T. Keuster, European Veterinary Specialist in Behavioural Medicine
Man's Best Friend
Dogs are the most popular pets globally, owned by 33% of households, followed by cats (23%), fish (12%) and birds (6%) (GfK 2016). The majority of dog owners consider their pet dog as a close family member, a relative or a best friend. A lovely example on how families treat their pet dog came from a US survey wherein all respondents reported that they give their pet dog a holiday present; 87% include their pet in holiday celebrations; 65% sing or dance for their pet; 52% percent prepare special meals for their pet; 53% take time off from work to care for their sick pet; and 44% percent take their pet to work (Walsh 2009).
In families with children, keeping a dog appears to be positively associated with the child's physical activity, and children who walk their dog are significantly more likely to play outside, walk locally and are more independently mobile compared with non-dog owners (Christian et al. 2014).
Furthermore, dog ownership appears to provide psychological benefits for the child, in terms of emotional, cognitive, behavioural, educational and social development, and has been associated with a decreased probability of childhood anxiety. Recent papers, however, stress the importance of long-term follow-up studies to understand the true relationship between dog ownership and benefits to child development (Purewall et al. 2017).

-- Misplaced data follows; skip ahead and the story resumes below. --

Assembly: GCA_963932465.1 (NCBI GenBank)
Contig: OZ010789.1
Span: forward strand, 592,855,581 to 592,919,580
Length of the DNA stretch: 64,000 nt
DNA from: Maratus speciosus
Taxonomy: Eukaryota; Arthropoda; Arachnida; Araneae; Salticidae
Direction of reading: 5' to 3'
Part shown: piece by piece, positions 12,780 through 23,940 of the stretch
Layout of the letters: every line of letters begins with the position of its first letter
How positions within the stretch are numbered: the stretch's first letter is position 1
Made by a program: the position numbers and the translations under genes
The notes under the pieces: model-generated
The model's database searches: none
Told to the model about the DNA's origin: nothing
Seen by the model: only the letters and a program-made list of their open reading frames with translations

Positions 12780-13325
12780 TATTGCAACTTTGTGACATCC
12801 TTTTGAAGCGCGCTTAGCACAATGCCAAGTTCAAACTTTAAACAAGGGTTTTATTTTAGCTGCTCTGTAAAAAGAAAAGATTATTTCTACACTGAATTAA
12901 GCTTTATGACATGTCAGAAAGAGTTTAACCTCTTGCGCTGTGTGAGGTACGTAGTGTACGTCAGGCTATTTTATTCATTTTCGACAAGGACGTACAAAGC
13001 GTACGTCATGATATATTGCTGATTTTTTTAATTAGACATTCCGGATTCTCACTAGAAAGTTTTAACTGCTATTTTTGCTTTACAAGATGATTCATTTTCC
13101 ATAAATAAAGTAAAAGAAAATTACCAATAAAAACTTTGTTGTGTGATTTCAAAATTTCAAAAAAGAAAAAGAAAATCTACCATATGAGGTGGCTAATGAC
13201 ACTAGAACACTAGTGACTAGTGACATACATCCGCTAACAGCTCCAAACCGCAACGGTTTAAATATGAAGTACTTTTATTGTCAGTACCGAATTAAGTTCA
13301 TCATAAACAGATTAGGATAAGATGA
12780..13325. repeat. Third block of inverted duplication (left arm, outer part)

Pitfalls in Human Behaviour Towards Dogs
Humans and dogs have a lot in common. Both are a social species, which means they not only enjoy the presence of a companion, but both are species whose optimal functioning is dependent on social relationships with other members of society. At the same time, optimal functioning within social structures requires effective communication and a mutual understanding of species-specific signalling, social gestures and interactions.
For example, social gestures like sitting close to show affiliation, putting one’s arm around someone’s shoulder and restraining someone in a friendly hug, are lovely gestures from a human perspective. Especially young children like to hug dogs as a sign of their friendship, not realising that their (benign) actions might intimidate a dog and induce fear. The fact that the dog freezes and does not move, may lead parents and teachers to think the dog feels happy with this well-intended attention.
Most of the dog bite accidents with family dogs result from such seemingly benign (from the human perspective) interactions, hence the importance to stimulate awareness in parents about how their dog behaves when being hugged, petted or approached in different situations (Reisner et al. 2007).
As most dog bites happen in familiar surroundings involving a familiar dog and a child victim, they represent a serious health and safety issue for both families and the pet dogs involved, because injury and trauma to humans risk destroying the human-dog bond, exposing dogs to relinquishment or euthanasia.
Why a Blue Dog?